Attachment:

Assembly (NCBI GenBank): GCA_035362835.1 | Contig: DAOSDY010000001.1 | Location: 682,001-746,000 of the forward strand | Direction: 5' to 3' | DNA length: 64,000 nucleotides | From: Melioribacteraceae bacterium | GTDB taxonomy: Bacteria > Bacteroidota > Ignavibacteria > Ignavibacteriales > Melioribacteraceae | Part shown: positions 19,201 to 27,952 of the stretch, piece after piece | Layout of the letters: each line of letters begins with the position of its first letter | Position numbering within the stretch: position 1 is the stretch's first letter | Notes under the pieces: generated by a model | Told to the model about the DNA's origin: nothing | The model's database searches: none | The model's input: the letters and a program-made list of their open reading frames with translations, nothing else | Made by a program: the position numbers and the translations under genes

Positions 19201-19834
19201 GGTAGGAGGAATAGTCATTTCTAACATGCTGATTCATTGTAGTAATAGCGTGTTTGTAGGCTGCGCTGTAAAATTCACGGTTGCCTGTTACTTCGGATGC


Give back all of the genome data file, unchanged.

Assembly (NCBI GenBank): GCA_035362835.1 | Contig: DAOSDY010000001.1 | Location: 682,001-746,000 of the forward strand | Direction: 5' to 3' | DNA length: 64,000 nucleotides | From: Melioribacteraceae bacterium | GTDB taxonomy: Bacteria > Bacteroidota > Ignavibacteria > Ignavibacteriales > Melioribacteraceae | Part shown: positions 19,201 to 27,952 of the stretch, piece after piece | Layout of the letters: each line of letters begins with the position of its first letter | Position numbering within the stretch: position 1 is the stretch's first letter | Notes under the pieces: generated by a model | Told to the model about the DNA's origin: nothing | The model's database searches: none | The model's input: the letters and a program-made list of their open reading frames with translations, nothing else | Made by a program: the position numbers and the translations under genes

Positions 19201-19834
19201 GGTAGGAGGAATAGTCATTTCTAACATGCTGATTCATTGTAGTAATAGCGTGTTTGTAGGCTGCGCTGTAAAATTCACGGTTGCCTGTTACTTCGGATGC